* ''VideoGame/{{Pong}}''. The ultimate example of this trope. Whilst not the first ever video game as is widely believed, it is the first game to truly make the medium ''popular'' which is far more important in establishing whether something will become commercially viable or not. Indeed this sheer popularity is most likely the reason ''why'' essentially no one today can name what came before it without the aid of Google. Pity therefore, that even gamers who grew up with it probably think of it as nothing more than two lines and a dot on a hazy monochrome screen. It doesn't help that game is designed to be played with dials, while most modern versions use a d-pad, touchscreen, or mouse.
* VideoGame/{{Xenogears}}: It's hard to believe that, in the late-90's, this game [[NoExportForYou almost didn't see an American release]] because of its religious overtones. Compared to what a lot of more recent games get away with in terms of religious content, it's hard to believe that the game's [[ShownTheirWork surprisingly reverent]] treatment of the topic was met with so much controversy. Even stranger: ''VideoGame/FinalFantasyTactics'', released almost one year earlier, had much stronger and harsher religious overtones. But there were no qualms about giving that game a US release. And let's not even get started on the [[HollywoodSatanism satanic overtones]] of ID Software's mid-90's games.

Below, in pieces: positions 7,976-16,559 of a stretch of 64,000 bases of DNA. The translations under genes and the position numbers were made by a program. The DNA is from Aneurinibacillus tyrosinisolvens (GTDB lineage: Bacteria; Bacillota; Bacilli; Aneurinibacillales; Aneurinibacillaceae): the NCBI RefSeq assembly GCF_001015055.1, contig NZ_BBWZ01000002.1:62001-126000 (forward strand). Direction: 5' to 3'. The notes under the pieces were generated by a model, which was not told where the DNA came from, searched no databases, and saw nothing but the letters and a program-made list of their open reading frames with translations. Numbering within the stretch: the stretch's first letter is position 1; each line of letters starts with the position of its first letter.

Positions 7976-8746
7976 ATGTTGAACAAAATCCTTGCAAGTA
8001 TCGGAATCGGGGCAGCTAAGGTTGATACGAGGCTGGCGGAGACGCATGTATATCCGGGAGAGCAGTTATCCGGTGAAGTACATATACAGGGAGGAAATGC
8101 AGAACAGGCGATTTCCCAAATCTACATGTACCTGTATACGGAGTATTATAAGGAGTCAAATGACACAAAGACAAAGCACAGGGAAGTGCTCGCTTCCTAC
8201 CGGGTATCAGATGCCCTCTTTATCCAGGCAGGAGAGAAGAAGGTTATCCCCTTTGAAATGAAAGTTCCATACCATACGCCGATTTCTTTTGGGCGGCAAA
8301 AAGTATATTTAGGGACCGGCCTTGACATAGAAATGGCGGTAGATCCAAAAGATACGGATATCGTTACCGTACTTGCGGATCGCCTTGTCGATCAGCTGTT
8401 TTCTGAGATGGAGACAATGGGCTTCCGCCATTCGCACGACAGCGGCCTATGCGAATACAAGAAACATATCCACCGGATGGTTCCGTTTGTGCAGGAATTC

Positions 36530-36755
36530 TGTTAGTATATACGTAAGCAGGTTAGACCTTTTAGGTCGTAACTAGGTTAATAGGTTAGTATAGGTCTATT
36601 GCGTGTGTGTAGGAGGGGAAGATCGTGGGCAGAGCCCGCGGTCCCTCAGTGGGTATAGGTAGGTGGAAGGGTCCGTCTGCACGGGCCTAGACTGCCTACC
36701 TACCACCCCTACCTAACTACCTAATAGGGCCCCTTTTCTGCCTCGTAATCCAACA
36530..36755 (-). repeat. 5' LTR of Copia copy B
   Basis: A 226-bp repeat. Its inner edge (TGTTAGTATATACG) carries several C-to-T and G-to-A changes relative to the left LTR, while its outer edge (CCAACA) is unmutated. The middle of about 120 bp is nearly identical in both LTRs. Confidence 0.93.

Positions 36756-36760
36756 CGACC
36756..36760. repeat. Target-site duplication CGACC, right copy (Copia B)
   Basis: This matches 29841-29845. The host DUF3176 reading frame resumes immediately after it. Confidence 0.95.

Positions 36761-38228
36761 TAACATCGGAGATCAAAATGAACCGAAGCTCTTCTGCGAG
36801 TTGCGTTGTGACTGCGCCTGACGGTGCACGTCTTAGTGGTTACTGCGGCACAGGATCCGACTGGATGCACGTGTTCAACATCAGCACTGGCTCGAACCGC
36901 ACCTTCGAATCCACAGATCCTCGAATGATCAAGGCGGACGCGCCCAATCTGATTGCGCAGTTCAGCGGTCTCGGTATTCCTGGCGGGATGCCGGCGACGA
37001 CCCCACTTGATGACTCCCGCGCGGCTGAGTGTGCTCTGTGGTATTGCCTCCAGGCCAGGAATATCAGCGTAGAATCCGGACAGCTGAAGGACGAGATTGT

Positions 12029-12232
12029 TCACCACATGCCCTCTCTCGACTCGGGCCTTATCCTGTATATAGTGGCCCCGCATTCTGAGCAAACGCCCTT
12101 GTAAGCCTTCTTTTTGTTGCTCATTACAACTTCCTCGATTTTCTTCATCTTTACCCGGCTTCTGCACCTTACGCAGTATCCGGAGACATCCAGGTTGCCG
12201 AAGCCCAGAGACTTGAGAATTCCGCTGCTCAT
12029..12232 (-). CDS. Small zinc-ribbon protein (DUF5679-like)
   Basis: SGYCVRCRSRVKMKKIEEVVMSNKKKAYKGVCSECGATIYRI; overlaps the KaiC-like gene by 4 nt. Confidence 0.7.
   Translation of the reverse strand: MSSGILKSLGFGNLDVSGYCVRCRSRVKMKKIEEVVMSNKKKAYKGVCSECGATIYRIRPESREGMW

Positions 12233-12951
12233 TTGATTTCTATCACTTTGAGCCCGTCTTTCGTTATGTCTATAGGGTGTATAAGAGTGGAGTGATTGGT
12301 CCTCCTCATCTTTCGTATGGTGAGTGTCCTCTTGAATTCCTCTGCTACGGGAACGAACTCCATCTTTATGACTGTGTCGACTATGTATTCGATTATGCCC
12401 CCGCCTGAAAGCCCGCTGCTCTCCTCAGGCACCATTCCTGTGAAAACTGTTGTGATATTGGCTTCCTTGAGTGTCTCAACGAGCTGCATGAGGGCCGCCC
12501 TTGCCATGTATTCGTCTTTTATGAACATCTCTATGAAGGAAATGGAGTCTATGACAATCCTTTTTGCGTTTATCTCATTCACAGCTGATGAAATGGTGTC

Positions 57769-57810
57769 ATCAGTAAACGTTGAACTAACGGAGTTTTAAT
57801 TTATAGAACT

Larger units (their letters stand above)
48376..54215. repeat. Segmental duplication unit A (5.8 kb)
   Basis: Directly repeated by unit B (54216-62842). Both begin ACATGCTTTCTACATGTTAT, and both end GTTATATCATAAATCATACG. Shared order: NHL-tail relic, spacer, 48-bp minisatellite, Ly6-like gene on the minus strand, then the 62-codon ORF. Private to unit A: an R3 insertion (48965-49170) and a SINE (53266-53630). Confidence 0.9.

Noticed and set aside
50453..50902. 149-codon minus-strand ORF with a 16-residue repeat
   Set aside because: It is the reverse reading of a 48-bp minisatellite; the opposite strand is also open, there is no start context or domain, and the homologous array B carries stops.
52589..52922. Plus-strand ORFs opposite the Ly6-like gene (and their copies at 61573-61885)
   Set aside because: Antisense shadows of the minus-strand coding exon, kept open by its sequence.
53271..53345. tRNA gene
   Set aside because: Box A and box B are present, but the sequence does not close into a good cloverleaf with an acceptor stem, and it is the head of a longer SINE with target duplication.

* ''VideoGame/FrontMission'', the series was ''BandOfBrothers'' with giant robots with a bit of ''Series/TwentyFour'' mixed in. However, Square thinking that westerners wouldn't appreciate such a story and had created a route meant to cater to the American Public with a more traditional anime inspired plot and another which is very similar to previous titles. Too bad they didn't realize that nowadays, moral greyness and protagonists with complex personalities are the norm as seen with Front Mission Evolved.